“I have joined the group Kill Lars Vilks,” the artist confirmed.
Vilks’ notorious sketch of the Muslim prophet Muhammad as a dog was published in 2007, and since then he has lived in threat for his life. He was recently attacked at a lecture in Uppsala and his home was targeted in an arson attack.
Furthermore a woman sits interred in a US jail for allegedly plotting to kill the previously little known Swedish artist.
In response to recent events a group of ex-Muslims arranged a discussion meeting on Monday and invited Vilks to talk about the defence of freedom of expression and to stand up to extremist Islamist violence.
“It doesn’t matter if it is right or wrong to draw Muhammad, but he has a right to do so. Others have as much right to protest, but they have to learn that they can not threaten,” Karim Shamihammadi, who represents the secular group, said.
The meeting was arranged to take place at Medborgarhuset in central Stockholm just a few hundred metres from the main city mosque.
Vilks was keen to stress that the incident in Uppsala did not involve people representative of the group often generally referred to as “Muslims”.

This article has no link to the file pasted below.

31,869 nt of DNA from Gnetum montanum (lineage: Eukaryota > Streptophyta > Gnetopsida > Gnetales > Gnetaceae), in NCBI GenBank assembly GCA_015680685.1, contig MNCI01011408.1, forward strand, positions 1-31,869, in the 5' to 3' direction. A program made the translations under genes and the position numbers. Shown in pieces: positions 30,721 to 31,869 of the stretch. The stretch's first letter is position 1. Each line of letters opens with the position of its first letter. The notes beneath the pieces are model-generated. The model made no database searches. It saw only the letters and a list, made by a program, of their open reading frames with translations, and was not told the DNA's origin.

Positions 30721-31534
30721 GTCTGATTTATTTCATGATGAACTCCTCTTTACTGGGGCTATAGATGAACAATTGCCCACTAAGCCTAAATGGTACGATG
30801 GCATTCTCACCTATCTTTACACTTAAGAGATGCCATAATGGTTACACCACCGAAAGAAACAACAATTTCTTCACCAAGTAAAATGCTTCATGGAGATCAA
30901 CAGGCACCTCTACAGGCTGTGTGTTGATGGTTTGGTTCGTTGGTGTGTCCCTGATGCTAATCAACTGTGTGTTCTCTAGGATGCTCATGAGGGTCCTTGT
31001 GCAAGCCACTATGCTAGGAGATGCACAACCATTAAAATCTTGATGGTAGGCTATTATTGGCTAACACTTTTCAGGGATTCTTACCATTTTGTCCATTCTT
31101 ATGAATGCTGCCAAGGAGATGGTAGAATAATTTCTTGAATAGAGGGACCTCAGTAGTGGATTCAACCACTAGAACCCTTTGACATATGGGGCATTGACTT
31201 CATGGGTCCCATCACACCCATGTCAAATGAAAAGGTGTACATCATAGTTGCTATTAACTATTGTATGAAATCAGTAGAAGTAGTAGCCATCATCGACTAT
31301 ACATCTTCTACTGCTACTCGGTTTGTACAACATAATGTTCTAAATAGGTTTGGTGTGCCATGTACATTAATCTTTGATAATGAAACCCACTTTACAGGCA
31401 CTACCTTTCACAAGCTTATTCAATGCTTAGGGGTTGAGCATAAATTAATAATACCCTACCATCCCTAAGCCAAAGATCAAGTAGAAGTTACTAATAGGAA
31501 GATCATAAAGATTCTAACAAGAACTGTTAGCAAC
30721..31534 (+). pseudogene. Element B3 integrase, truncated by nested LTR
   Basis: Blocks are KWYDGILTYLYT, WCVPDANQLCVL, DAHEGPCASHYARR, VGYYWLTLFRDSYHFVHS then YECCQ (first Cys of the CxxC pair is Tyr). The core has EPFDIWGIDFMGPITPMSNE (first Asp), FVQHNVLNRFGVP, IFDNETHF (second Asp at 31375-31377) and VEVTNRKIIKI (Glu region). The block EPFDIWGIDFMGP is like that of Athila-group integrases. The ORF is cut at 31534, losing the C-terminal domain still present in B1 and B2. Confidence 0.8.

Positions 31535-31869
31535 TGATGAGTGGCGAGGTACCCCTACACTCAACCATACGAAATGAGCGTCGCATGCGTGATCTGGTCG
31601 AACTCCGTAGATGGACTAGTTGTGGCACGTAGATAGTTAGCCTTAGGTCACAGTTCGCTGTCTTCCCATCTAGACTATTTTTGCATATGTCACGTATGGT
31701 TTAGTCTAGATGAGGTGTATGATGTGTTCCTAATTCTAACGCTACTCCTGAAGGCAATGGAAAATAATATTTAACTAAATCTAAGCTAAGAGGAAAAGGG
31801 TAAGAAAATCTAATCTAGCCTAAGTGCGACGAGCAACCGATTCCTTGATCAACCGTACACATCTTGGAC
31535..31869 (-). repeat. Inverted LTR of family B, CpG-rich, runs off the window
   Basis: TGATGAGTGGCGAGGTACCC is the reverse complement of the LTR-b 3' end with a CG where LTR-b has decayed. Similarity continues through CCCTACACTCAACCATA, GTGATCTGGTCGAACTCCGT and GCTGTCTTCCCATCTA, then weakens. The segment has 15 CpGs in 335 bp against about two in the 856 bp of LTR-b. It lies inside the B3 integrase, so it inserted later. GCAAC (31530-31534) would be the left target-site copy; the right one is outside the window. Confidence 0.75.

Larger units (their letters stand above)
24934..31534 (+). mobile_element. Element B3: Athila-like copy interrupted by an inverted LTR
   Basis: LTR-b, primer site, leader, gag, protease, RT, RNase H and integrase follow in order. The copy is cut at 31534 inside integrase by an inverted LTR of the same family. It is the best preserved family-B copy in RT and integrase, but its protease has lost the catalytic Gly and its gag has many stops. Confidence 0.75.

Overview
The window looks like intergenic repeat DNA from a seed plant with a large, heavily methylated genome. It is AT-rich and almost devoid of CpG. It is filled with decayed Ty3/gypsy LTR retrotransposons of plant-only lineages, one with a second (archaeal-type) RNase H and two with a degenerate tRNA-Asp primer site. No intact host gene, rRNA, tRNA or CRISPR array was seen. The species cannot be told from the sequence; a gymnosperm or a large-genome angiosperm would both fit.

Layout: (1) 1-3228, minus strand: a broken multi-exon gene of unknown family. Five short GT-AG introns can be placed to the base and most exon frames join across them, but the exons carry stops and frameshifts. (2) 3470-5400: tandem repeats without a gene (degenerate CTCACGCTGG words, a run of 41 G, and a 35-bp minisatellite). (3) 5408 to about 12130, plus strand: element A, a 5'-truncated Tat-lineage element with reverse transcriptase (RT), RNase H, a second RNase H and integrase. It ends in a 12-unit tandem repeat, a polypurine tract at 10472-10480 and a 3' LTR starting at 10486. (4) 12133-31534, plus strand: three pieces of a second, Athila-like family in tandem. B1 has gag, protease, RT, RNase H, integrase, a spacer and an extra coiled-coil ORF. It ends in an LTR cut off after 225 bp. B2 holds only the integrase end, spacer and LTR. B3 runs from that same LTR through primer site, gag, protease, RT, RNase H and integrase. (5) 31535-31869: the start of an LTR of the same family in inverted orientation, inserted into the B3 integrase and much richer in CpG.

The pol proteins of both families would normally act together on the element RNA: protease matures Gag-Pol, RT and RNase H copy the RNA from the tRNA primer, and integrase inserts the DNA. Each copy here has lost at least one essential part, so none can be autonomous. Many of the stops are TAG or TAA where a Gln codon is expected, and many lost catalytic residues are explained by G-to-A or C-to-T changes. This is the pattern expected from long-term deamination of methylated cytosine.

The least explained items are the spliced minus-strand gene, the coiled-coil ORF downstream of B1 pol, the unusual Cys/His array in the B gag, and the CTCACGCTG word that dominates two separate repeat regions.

“It is a question of a small clique who should not be given the opportunity to grow,” Vilks said.
Despite calling them “a howling mob” the artist has been seeking contact with his enemies and opponents via Facebook, active in groups such as Kill Lars Vilks (Döda Lars Vilks) and We Who Hate Lars Vilks (Vi som hatar Lars Vilks).
“I have joined all of those groups. Many are intransigent, but there are a couple who are ready to discuss,” he told the media after the meeting.
Vilks reported that he had been in contact with around a hundred people, even some who had threatened his life.
“There are a surprising number that can be engaged in discussion, they can in some way understand me.”
Through contact with these groups Vilks claims he has been invited to speak in immigrant areas of Sweden, such as Rosengård in Malmö and Rinkeby in Stockholm. Vilks confirms that he is prepared to do so, but it is up to the police to determine the security situation.
“It would be construed as a provocation if I just wandered in there and showed my face,” he said.